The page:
TOPS

Overview:  Complete and score the TOPS, and then submit your scores to Tim in an Excel file named “yourlastname.tops.xls” by 10:00 a.m. on Thursday (September 20th) morning.Excel Spreadsheet for TOPS Scores

The 64-item Test of Performance Strategies (TOPS) is a self-report instrument designed to measure an athlete’s use of psychological skills and strategies during competition and practice (Thomas et al., 1999).

Seven factors (similar to the nine dimensions in the FSS-2) are common to both competition and practice contexts, whereas negative thinking is only included in the competition context and attentional control only in the practice context. This results in eight sub-scales for training and eight sub-scales for competition (i.e., you should have one score for each sub-scale).

Here are the instructions:

Step 1 – Complete the questionnaire in this file: TOPS ESS220 2012 , BUT make an adjustment in the directions at the top of the page:

Instead of  (we are going to delete the red text) “Think back to the prime of your career, read each statement, and circle the appropriate number to the right of the statement to indicate how you usually felt.”; use:

“Read each statement, and circle the appropriate number to the right of the statement to indicate how you usually feel.

Step 2 – Score the questionnaire:

Use Table 3 (competition) and 4 (practice) from this journal article  (Lane et al. 2004)  to identify subscale items. Add up the scores for each subscale and then divide by four (the number of items in each subscale). This should result in an overall factor score of 1-5.  Some of the items are “reverse scored” (to avoid participant biais- inattention) so WATCH OUT!!!!!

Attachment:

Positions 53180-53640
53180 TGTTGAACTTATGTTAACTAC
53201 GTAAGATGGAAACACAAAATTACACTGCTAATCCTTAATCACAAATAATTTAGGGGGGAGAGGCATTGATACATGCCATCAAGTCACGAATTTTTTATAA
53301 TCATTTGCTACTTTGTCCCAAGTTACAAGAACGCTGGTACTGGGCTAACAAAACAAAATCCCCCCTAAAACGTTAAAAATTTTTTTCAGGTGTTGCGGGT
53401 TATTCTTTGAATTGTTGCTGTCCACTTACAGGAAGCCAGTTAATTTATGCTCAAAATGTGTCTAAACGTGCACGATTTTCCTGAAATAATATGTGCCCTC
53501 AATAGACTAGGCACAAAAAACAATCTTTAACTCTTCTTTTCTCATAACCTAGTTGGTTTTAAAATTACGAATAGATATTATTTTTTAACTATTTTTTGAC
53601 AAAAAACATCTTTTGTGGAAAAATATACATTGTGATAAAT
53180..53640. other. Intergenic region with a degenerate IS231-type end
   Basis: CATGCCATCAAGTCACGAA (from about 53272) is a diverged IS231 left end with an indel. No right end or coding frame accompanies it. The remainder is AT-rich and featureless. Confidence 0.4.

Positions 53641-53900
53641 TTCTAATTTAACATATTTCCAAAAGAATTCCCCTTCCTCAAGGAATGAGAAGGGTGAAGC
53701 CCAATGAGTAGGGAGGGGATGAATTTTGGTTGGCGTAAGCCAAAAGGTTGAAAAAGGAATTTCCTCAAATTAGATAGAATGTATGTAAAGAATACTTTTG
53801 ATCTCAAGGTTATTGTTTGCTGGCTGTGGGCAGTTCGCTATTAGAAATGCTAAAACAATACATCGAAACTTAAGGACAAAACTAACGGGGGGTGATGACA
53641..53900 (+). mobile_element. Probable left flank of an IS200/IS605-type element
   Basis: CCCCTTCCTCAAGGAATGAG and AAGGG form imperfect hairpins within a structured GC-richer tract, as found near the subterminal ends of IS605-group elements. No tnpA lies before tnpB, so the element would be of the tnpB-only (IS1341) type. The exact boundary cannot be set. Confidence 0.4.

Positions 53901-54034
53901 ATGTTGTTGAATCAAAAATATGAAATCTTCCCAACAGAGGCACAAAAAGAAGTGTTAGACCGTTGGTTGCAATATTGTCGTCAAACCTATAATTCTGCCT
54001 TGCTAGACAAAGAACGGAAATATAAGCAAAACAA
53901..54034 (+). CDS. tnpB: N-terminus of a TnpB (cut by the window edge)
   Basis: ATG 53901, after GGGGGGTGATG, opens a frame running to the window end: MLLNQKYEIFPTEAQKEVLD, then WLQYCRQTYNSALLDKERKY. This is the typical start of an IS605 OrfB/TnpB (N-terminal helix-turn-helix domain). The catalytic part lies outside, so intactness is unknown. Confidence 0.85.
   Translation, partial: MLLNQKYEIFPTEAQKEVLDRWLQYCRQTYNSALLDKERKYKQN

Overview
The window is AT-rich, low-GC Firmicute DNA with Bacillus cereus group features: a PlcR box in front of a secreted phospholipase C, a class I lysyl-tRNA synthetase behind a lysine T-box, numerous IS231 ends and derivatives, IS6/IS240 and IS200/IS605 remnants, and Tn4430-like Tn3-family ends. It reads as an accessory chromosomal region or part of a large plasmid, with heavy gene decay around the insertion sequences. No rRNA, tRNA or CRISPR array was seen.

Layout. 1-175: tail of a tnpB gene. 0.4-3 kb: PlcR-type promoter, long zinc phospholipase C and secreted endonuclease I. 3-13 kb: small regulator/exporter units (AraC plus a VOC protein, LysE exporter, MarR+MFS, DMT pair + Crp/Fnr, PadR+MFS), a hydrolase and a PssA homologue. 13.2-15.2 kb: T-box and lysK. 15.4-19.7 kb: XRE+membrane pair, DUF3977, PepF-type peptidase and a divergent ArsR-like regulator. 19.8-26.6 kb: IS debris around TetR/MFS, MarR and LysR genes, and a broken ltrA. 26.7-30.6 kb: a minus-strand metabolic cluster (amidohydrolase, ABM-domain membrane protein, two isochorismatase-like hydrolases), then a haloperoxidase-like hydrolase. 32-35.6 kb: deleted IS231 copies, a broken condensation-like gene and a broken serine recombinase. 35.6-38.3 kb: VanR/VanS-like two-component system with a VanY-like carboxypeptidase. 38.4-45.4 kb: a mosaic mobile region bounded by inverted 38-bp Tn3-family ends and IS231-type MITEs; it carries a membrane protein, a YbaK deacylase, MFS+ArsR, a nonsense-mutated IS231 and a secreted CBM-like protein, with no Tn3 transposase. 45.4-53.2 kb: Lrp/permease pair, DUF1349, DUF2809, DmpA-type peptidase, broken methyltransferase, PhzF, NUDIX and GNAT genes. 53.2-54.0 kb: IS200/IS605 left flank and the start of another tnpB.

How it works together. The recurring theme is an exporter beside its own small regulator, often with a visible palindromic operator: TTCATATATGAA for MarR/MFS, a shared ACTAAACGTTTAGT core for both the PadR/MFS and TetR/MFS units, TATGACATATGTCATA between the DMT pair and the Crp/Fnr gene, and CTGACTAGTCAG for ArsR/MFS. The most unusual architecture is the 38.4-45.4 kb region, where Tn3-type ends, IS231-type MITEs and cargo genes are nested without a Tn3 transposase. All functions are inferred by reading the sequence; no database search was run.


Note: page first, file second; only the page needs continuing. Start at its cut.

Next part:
For example if we look at question # 20:

“20. I get frustrated and emotionally upset when practice does not go well.” we see from Table 4 in the article that this question relates to the “Emotional Control” factor. We also see that the other three questions are worded “positively” – in other words a “5” would mean “high emotional control”.  We can see that a “5” on question #20 would NOT indicate “high emotional control” but in fact the opposite – or “reverse” – so we need to “reverse score” that item:  5 becomes a 1, 4 becomes a 2, etc.

Step 3 – Interpret your results:

First, compare your subscale scores with each other to determine which categories you need to improve the most? your strongest mental skills? your weakest mental skills?

Second, compare your scores with the sample of Olympic athletes in Table 2 (at the end of the document with the questionnaire).  What were the scales where you scored higher? lower? Overall – how do you compare with the Olympic athletes?

Makes some notes on your interpretation (.5 page handwritten?) and come to class prepared to discuss them.

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